I Have Management Questions For A Management Lawyer.

Please note: Sending us an email will not make you a client of our Firm. Please do not send us confidential information or sensitive materials through this form.


Federal Court Blocking Implementation of Persuader Rule Expected to Close the Issue – A Worthwhile Recap

Employers gave a sigh of relief late last year when a judge permanently enjoined the government from carrying out changes which would have significantly impacted the labor relations landscape. Given the new administration and its selection of the new Labor Secretary, it appears this issue is over for the foreseeable future.

For years, the government has attempted to revise the “Persuade Rule” portion of the Labor Management and Reporting and Disclosure Act of 1959 (the “LMRDA”) to eliminate the so-called “advice” exception. The LMRDA governs the reporting and disclosure of financial transactions and administrative tasks of labor organizations and employers.  It requires employers and their labor counsel, among others, to report their involvement in “persuader activities” – those which include activities designed to persuade employees regarding their rights to unionize and bargain collectively – to the Department of Labor’s Office of Labor-Management Standards.

Currently, there is an exception to this reporting requirement called the “advice” exception.  Under this exception, if an employer hires an attorney to help with labor issues and the attorney is not directly communicating with the employer’s employees, neither the attorney nor the employer must report when counsel advises an employer on its labor relations rights and related strategies.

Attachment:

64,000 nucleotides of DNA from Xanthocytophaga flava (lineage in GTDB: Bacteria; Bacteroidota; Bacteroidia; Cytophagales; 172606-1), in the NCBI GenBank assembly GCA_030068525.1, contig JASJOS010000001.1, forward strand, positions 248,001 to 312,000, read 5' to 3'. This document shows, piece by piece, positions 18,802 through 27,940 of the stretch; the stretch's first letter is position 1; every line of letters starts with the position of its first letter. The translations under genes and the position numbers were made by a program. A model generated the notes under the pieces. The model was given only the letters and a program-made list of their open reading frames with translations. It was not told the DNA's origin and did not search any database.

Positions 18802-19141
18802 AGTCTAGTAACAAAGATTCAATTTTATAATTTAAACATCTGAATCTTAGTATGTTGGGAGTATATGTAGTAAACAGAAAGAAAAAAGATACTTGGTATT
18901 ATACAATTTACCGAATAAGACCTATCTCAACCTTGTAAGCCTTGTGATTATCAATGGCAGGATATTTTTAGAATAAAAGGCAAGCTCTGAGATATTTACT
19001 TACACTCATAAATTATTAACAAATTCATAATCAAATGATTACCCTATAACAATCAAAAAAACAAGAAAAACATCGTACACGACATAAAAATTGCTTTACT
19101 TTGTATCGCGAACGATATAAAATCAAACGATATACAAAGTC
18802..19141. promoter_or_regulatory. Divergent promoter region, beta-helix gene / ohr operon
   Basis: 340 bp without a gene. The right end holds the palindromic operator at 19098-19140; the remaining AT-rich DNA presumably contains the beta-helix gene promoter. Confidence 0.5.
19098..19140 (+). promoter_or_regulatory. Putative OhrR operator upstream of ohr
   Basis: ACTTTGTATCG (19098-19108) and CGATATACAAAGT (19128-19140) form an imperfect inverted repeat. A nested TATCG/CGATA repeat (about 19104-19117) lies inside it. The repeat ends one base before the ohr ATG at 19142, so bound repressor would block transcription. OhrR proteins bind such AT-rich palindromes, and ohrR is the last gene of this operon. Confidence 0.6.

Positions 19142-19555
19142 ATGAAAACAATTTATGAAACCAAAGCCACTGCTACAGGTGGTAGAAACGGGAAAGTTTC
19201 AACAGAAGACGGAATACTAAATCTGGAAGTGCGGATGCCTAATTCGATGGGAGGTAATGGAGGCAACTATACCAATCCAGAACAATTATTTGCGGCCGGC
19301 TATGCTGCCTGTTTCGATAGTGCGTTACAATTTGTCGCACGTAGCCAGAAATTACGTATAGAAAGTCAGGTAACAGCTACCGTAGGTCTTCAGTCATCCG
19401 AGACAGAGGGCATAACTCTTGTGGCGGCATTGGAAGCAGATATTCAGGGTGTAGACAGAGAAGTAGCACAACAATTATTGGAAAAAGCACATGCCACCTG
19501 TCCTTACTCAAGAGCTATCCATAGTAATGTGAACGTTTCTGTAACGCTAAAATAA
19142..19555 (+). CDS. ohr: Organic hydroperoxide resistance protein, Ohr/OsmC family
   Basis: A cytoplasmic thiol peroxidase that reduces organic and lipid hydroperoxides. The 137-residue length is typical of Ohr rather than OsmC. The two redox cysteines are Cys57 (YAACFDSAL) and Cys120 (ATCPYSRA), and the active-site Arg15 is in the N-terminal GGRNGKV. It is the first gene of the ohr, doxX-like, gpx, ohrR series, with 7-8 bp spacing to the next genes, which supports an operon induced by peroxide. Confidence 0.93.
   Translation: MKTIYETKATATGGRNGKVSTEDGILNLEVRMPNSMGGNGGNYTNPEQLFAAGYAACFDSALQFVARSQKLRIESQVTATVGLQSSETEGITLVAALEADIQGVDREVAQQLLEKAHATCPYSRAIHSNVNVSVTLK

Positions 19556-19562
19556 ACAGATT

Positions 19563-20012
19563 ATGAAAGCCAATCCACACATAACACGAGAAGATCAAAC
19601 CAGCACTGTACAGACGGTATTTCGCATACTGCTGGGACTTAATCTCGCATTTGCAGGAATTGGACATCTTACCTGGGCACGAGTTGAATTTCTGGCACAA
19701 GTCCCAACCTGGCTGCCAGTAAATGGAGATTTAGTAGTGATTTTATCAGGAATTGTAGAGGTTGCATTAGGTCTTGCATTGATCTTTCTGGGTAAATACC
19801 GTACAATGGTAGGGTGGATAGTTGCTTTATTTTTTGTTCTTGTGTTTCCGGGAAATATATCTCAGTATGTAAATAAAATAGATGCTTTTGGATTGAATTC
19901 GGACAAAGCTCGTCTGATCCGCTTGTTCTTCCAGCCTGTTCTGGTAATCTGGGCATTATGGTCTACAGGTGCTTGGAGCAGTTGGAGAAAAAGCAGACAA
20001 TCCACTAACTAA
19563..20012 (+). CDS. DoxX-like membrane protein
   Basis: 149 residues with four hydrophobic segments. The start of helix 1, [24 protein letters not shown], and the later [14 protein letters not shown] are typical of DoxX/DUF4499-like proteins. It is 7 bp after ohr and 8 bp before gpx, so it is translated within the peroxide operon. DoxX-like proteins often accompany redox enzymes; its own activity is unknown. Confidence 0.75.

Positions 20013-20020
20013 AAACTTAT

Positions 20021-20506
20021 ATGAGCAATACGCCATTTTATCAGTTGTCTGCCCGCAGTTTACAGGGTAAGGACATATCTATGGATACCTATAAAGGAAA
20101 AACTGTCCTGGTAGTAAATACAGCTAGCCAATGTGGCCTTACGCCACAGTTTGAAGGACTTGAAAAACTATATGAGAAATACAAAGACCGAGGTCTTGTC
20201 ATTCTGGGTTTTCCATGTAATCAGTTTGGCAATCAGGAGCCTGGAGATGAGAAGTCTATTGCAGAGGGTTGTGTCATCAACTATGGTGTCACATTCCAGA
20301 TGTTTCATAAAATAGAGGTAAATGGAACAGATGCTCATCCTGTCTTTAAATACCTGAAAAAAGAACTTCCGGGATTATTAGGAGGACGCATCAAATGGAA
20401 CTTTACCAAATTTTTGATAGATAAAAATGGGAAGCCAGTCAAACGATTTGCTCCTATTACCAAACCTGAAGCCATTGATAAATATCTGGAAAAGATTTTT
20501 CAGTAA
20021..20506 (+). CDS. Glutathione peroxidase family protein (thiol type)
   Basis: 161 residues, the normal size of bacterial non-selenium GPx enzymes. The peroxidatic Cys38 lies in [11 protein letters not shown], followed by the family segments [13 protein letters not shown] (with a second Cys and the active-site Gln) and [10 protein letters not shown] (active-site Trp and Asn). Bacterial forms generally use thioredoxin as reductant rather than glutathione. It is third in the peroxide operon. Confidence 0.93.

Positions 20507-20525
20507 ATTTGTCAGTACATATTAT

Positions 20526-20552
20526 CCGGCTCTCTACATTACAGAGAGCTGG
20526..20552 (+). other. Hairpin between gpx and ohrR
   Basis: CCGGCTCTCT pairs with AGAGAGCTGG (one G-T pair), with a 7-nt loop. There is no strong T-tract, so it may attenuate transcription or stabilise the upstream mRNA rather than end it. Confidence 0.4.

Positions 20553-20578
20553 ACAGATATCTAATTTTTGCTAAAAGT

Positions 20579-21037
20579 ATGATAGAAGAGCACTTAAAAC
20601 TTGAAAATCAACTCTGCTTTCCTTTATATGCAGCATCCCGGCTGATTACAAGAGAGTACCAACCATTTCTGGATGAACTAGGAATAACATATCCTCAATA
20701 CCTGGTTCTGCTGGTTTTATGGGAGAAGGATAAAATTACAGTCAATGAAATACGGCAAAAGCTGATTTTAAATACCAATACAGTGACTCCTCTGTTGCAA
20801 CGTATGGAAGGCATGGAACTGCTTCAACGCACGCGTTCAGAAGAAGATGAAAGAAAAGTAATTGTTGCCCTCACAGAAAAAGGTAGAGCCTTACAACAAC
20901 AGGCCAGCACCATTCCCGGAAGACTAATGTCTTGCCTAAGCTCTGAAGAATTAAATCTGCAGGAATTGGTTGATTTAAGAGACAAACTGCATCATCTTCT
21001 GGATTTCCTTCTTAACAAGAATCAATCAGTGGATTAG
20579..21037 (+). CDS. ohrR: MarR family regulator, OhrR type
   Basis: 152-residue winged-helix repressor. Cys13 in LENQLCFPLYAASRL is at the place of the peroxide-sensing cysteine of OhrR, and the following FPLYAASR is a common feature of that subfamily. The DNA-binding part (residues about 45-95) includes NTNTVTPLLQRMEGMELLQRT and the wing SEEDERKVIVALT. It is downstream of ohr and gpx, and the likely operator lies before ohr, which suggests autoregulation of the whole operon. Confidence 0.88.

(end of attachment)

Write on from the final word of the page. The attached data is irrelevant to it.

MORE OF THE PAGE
The Department of Labor implemented changes to the “advice” exception which were originally set to go into effect July 1, 2016. The changes would have practically eliminated the “advice” exemption.  Both the law firms and the clients receiving the advice would have been required to provide reports with detailed disclosures to the government.  This information would have included the names of the law firm and client, the amounts paid, the specific persuader activity performed, and the targets of the persuader activity.

While this might have produced drastic effects on how employers acted towards labor issues, as of now this change will not be taking place. The rule change was challenged in a lawsuit brought by multiple states.  Judge Sam Cummings of the Northern District of Texas first granted a preliminary injunction on June 26, staying implementation of the change.  Then, late last year, the Court held the rule change unlawful and issued a permanent injunction prohibiting the government from implementing it.

This ruling will likely mark the end of the persuader rule fight. The government has the right to appeal the judge’s decision, but in light of the upcoming change of administrations, we believe the government will not challenge the ruling.  Of course, only time will tell which course the government decides to pursue.  We will continue to monitor the situation and keep you updated.

Brody and Associates regularly advises its clients on all labor management issues and provides various related training programs. If we can be of assistance in this area, please contact us at info@brodyandassociates.com or 203.454.0560.